Even if you’re told the interview is just an informal chat, don’t believe it. The interview is a business transaction whereby both parties are exploring the opportunity to initiate a work relationship. But if you stop and think about what is at the core of that potential future work relationship, the logical answer is mutual trust. Yes, we all agree that the interview is a process whereby the employer wants to determine whether you have the skills that employer is looking for, and if so, whether you’d be good at them or just average, whether you could solve work-related issues, whether you’d be well accepted by your peers—meaning, whether you’d fit into the organizational culture—and so forth. The employer knows there are other options and so reviews other applicants. But the candidate, too, knows there are other options and can explore other prospective employers. Above all, though, both parties are asking themselves—actually during the interview process—whether they can trust each other.
Mutual trust and confidence
This basic concept of mutual trust and confidence was solidified by the legal system in the distant past when it referred to the employment relationship between employee and employer carried an understanding that there is an implied obligation between the two parties to behave in a way that does not undermine that mutual employment relationship. Simply put, both parties should have each other’s back. This means that each party is expected to trust the other.
What does trust mean?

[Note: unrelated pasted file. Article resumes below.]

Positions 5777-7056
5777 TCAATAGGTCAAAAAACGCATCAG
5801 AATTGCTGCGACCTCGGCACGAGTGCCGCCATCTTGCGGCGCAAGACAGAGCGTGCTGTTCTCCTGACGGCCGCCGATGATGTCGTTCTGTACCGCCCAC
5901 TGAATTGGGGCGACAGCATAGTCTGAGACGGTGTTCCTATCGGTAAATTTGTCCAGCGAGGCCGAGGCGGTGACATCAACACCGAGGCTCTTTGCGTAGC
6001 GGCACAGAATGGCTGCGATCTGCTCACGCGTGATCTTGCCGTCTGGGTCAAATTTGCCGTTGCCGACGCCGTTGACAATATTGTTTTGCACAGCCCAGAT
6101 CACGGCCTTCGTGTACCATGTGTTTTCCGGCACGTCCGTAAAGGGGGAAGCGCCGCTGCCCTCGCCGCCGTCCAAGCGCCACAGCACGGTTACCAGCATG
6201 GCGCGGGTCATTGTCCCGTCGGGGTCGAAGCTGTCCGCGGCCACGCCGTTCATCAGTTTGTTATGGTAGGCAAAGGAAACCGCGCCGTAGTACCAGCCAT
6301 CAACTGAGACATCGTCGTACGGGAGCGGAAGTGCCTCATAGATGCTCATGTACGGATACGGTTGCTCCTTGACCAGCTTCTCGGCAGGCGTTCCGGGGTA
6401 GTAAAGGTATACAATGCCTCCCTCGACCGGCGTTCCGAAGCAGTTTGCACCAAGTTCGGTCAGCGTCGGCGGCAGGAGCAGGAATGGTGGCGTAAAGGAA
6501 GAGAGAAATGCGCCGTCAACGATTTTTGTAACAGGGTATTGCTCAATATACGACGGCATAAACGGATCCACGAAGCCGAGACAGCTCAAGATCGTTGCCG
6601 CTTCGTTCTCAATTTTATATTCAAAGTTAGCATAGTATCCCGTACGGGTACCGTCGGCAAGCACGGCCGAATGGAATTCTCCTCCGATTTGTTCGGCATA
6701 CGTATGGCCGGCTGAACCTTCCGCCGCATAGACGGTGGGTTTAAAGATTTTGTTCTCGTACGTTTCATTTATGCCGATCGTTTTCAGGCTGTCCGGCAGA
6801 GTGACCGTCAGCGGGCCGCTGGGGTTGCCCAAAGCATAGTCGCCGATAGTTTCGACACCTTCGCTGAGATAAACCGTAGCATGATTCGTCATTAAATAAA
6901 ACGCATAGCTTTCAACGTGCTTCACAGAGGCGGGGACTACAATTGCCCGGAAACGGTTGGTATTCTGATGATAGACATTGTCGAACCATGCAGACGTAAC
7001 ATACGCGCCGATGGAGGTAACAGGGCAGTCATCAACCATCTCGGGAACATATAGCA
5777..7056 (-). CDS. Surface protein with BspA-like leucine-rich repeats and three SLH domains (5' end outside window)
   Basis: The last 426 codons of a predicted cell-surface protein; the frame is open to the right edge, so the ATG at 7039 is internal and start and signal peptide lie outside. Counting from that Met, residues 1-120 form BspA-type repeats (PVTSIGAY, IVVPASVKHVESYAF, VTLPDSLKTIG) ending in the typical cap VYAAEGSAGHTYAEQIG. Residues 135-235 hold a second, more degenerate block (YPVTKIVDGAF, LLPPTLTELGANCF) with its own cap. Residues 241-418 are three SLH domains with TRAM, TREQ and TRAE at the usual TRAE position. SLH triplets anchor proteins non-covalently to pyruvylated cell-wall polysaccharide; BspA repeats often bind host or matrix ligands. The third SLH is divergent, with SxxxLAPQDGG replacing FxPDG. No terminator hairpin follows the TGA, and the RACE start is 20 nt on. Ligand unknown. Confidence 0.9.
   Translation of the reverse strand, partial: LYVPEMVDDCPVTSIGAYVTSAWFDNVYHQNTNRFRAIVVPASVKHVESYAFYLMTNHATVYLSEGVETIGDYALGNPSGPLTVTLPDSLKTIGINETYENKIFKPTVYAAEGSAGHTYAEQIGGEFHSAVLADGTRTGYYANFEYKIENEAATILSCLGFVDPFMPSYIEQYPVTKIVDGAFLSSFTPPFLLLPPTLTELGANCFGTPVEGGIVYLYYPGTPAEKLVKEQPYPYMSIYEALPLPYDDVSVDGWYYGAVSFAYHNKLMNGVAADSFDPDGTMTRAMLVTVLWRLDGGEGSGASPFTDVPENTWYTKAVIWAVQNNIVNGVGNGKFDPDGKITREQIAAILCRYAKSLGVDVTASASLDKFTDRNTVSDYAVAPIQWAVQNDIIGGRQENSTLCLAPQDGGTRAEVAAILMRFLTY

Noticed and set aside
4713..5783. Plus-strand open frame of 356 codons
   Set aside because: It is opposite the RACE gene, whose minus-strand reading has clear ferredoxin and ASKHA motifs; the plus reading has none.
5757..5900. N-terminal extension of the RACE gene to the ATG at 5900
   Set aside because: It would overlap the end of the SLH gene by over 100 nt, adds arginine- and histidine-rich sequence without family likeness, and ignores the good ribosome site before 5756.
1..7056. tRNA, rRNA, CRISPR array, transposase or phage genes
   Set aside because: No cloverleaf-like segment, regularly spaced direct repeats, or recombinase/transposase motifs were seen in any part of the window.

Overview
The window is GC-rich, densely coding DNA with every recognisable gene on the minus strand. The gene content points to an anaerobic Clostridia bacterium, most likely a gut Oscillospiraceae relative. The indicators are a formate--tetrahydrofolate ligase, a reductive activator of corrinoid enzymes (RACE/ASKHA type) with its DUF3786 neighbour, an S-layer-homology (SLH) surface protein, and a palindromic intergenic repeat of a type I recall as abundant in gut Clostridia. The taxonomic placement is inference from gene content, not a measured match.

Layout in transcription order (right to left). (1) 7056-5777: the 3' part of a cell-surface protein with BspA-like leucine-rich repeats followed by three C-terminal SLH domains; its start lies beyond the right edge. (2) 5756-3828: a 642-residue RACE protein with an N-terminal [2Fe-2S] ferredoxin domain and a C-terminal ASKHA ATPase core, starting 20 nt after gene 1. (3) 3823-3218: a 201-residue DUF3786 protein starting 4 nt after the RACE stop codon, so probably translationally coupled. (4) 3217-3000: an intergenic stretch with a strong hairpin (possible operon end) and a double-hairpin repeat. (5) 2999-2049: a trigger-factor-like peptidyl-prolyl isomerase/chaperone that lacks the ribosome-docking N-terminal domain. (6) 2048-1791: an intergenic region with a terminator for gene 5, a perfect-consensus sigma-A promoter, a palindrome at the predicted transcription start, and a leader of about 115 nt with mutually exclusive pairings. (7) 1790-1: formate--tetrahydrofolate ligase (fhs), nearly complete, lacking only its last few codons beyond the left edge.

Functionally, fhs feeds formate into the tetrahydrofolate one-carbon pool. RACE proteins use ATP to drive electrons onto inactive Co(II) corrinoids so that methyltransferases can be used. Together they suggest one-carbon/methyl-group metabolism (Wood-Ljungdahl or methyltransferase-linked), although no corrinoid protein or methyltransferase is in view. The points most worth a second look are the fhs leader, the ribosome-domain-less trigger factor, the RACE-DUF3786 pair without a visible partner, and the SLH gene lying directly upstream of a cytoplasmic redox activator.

If you asked people how they interpret trust and what trust means to them, you’d get many and various answers. I’ve tested this numerous times when presenting to large groups, and the answers have clearly demonstrated to me that trust means different things to different people. For me, trust means you do what you said you’d do. On one hand, similar to the establishment of a personal reputation, trust is not something someone can establish instantly; it takes a long time to establish one’s trustworthiness because trust is based on behavior that is cumulative and over time. On the other hand, trustworthiness can be destroyed in an instant.
How to evaluate—and demonstrate—trustworthiness during an interview?
An easy way for an employer to test a candidate’s trustworthiness is via the common and mostly dreaded interview question, What are your weaknesses? I have never met anyone who likes that question. Here the employer is testing the candidate’s honesty and, thereby, trustworthiness. A good answer here is to talk about an occurrence in the not too distant past—something that is common and plausible wherein the candidate admits failure but then claims to have been smart enough to learn from it and by now has so well fixed it that others ask for his advice. This is a turnaround tactic that works in most cases.
In a job interview, the candidate should give several examples whose common thread shows honesty, dependability, reliability, and credibility. They all lead to trust. Conversely, the candidate, too, should look for those same qualities in the prospective employer. Mutual trust will lead to a long-term employment relationship.